About this Research Topic
Bacteria need to adapt rapidly to sudden environmental changes. This versatility makes them particularly rich in regulatory switches which couple the environmental contingency to their metabolic potential. The regulatory mechanisms work at both transcriptional and post-transcriptional levels, with several genes controlled by complex circuits that involve both types of regulations. Numerous and remarkable examples of translation regulation of bacterial genes have been amassed, stressing the importance played by this type of genetic control in this group of microorganisms.
Translational control can indeed provide a fine-tuned answer to a sudden change whereby an environmental input is immediately transformed into an output at the level of the proteome. This layer of regulation occurs with the help of cis- and trans-acting factors such as mRNA, sRNA, nucleic acid binding proteins or the ribosome itself, which can differently fold and interact with one another depending on the state of the cell. Also RNA modifications, which contribute to ribosome heterogeneity, can have an impact on the extent of translation.
Microbiology, genetics, molecular and structural biology studies have all contributed to disentangle the regulatory circuits and clarify the molecular aspects of a huge variety of translation control mechanisms. But many others wait to be discovered or reanalyzed, also in light of the new available tools based on the deep sequencing analysis, such as the RNA-seq based techniques (Ribo-seq, Ribo-tRNA-seq, etc...) which have recently been used to assess translation efficiency and its regulation during adaptation.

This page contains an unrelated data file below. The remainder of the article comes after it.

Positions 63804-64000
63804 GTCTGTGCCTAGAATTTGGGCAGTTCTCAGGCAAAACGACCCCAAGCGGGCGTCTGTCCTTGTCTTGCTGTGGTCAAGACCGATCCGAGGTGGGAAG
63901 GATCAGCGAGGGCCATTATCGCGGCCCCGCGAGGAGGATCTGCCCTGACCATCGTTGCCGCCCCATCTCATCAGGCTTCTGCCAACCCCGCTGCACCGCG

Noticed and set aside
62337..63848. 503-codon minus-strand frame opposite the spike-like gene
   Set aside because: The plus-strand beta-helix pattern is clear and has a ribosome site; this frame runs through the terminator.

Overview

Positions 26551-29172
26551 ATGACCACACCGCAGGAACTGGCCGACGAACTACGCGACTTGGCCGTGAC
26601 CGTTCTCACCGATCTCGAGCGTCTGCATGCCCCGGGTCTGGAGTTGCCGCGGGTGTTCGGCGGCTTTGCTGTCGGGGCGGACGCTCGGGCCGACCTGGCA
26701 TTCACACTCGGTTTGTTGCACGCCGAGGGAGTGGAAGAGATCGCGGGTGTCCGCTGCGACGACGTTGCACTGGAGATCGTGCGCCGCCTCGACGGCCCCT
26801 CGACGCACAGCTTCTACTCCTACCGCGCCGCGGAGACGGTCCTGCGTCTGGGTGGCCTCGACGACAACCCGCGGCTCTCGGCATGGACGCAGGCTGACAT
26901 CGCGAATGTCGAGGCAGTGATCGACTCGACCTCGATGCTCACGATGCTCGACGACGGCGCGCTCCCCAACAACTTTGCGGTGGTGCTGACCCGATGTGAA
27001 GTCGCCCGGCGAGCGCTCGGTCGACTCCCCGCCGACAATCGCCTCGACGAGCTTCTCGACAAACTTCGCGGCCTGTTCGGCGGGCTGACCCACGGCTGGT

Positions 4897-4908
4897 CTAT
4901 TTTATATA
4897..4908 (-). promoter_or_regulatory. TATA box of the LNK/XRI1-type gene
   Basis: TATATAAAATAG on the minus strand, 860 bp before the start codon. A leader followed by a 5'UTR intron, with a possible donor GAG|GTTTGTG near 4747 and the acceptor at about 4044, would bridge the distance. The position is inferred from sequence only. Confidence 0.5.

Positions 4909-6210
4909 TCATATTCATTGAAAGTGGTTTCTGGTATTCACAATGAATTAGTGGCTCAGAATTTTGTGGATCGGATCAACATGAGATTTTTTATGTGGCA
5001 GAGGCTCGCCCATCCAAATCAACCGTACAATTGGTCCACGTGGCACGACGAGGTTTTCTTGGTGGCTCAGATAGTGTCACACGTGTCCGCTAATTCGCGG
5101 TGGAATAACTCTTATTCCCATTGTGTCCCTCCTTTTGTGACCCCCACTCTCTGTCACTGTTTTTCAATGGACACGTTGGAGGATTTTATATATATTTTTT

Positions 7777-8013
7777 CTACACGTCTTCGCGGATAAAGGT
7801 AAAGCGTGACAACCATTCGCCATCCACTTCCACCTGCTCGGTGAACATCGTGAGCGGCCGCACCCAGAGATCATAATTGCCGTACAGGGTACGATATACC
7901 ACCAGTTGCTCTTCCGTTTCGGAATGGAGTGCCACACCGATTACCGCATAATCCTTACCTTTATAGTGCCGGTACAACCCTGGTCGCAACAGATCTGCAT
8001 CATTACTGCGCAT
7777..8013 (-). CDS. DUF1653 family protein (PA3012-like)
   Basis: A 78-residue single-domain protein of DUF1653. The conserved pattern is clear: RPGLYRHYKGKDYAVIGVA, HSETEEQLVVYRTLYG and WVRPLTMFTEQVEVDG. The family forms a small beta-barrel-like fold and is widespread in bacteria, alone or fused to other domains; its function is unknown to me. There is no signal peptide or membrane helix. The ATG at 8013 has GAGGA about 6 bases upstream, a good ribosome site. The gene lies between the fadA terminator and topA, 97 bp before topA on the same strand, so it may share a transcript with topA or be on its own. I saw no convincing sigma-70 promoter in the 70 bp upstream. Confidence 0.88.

The aim of this Research Topic is to collect articles (including original research, reviews, perspectives, commentaries) concerning examples of translational control in bacteria involving cis or trans-acting factors and/or mechanisms which explain these regulations.
In particular, this Research Topic will focus on studies that investigate and discuss:
- riboswitches and thermosensors;
- alternative translation initiation sites;
- sRNAs which interfere with translation;
- IFs and ribosomes;
- translation and stress;
- impact of RNA modifications and their dynamics in adaptive responses;
- tRNA pools;
- codon bias;
- ribosome heterogeneity.
- relationship between the cellular localization of the translational machinery and regulation.
Keywords: translation initiation, RNA, ribosome, translational control, protein synthesis
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